She studied me. "What's a hedgehog?"

"A animal with needles on its back."

"How do I know it isn't you who is doing this? It started when you came."

"Good question," I said. "We didn't do it, because we have no motive. We want the panacea. Making sure Desandra safely gives birth is the only way to get it. Why would we attack her or your guards?"

Hibla clamped her jaws shut and didn't answer. We climbed the stairs, made our way through more hallways, and finally emerged onto the roof of the main keep, a square of stone.

Derek turned and sniffed. Hibla did, too.

"I smell urine," Derek said for my benefit.

They walked to the edge of the roof, and the stench hit me, a musky, ammonia-soaked odor, like someone had mixed vinegar, onions, and fresh urine, given it a good shake, and let it fly.

"Ugh." Derek grimaced.

"Cats." Hibla loaded so much scorn into the word, her voice was practically dripping with it.

A stain marked the stones by the west edge. Derek shook his head and paused by it. "Marks."

Long white scratches scoured the stone, where a cat had dragged his claws across the floor. The scratch marks were four feet long. Tall bastard.

"How did your people not hear this?" Derek asked.

"The castle is full of strange people," Hibla said. "They probably heard it but didn't note it." She bared her teeth. "He marked in our territory. In our house. When I find him, he will die."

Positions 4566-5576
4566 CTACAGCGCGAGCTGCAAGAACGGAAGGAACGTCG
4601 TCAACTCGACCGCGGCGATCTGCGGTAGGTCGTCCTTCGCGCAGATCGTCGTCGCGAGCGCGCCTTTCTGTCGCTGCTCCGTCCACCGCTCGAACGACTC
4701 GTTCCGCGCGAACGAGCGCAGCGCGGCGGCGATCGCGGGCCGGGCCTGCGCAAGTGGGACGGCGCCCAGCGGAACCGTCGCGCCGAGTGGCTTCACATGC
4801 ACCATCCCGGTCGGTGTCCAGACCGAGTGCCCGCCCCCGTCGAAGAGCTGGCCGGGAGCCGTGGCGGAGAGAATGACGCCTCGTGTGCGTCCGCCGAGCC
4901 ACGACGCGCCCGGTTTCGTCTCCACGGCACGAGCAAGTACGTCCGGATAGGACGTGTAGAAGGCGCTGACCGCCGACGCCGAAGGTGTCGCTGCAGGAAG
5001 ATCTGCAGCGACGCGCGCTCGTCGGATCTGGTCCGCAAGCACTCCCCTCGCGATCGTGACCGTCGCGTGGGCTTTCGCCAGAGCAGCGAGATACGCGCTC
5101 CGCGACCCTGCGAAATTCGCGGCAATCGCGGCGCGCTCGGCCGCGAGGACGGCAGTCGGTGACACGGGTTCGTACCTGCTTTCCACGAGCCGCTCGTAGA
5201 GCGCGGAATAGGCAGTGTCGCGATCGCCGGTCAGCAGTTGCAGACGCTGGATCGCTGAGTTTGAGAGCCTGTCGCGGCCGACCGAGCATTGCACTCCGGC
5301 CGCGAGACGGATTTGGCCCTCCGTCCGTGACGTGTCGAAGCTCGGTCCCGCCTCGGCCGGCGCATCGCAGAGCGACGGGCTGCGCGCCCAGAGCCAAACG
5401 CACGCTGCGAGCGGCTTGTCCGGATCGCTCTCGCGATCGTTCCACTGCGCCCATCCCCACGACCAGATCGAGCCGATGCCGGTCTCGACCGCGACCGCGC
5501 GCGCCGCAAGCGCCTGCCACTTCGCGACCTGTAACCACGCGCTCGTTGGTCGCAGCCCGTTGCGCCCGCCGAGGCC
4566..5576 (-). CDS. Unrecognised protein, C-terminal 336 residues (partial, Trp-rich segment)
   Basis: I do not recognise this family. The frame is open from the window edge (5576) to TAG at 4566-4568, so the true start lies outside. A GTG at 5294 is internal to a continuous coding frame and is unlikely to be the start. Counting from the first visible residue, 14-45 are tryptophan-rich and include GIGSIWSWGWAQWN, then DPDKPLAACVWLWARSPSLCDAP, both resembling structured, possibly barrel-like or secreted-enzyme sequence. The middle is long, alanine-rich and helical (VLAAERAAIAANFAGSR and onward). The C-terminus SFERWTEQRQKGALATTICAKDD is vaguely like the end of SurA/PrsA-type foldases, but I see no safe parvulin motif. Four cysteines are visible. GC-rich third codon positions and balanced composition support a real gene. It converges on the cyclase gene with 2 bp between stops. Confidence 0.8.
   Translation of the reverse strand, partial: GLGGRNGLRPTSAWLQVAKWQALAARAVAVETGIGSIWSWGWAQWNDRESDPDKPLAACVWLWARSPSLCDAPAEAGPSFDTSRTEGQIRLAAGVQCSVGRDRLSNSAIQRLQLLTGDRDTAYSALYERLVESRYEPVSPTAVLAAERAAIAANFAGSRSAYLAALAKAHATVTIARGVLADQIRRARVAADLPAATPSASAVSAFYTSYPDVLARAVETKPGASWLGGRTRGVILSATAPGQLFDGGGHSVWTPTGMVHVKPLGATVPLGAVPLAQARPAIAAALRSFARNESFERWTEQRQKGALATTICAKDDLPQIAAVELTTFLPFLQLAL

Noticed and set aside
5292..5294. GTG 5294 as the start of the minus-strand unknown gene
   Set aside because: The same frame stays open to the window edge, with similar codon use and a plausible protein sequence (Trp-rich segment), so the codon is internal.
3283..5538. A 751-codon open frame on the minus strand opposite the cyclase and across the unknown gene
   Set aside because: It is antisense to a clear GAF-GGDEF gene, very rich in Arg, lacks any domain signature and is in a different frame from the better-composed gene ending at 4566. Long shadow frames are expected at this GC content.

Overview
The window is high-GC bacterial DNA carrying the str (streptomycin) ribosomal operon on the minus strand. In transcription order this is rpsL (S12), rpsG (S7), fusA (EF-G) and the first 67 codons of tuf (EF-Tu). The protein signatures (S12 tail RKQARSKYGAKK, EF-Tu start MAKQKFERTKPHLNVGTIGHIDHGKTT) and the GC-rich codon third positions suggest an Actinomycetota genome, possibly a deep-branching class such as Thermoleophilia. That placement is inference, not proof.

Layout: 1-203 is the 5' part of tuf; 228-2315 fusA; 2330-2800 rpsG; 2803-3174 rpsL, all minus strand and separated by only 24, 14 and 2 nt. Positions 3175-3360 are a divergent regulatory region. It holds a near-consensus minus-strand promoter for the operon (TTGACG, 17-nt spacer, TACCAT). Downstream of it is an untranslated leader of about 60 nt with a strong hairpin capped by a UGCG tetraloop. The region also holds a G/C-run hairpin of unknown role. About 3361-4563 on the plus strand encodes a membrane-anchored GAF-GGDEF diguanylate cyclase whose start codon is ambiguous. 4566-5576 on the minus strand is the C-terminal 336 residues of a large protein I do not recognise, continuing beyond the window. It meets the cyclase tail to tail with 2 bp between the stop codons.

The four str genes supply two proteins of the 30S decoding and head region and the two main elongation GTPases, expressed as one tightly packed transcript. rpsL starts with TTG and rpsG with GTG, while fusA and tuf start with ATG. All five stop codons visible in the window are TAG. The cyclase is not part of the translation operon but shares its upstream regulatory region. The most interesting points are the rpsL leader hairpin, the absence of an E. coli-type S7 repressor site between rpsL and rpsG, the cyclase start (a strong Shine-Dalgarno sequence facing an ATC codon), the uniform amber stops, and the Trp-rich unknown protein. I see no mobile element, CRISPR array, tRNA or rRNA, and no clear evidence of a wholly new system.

Shapeshifters. The fact that he'd killed two of their people was less important than some scratches.

I surveyed the landscape. On the left the sea stretched to the horizon, blue and inviting. I would have to go swimming before this was over. On the other three sides mountains rose, like tall folds of green velvet.

"How many ways can you get to Gagra?"

"The port is the best way. Most of the roads have been destroyed by natural disasters, but there is a mountain pass to the northeast. And the railroad. The trains don't run, but one can walk it. Also there are small private train cars. They go slowly, but you could hire one in one of the bigger cities."

"These shapeshifters are strangers. Suppose a group of them came here. You said they're not local, so they wouldn't know the mountains and they likely have equipment and gear. They don't know the land. They could've flown partway, but gliding always lands you lower than your starting point. It doesn't seem very efficient or very fast. And they would be very noticeable, especially if they flew during the day."

Hibla nodded. "They didn't come through the port. I am notified of everyone who arrives."

"That leaves us with the railroad or the pass. Is there a way to check if anybody came through either?"

Hibla nodded. "There is a fort at the pass. I can tell you by tomorrow if anyone came through."

"What about the railroad?"

Hibla shrugged. "That will be harder, but I will ask some questions. I'm going to station additional guards on the walls and put another sentry here."

"Have them carry torches or flashlights," Derek said.

"We can see in the dark," Hibla said.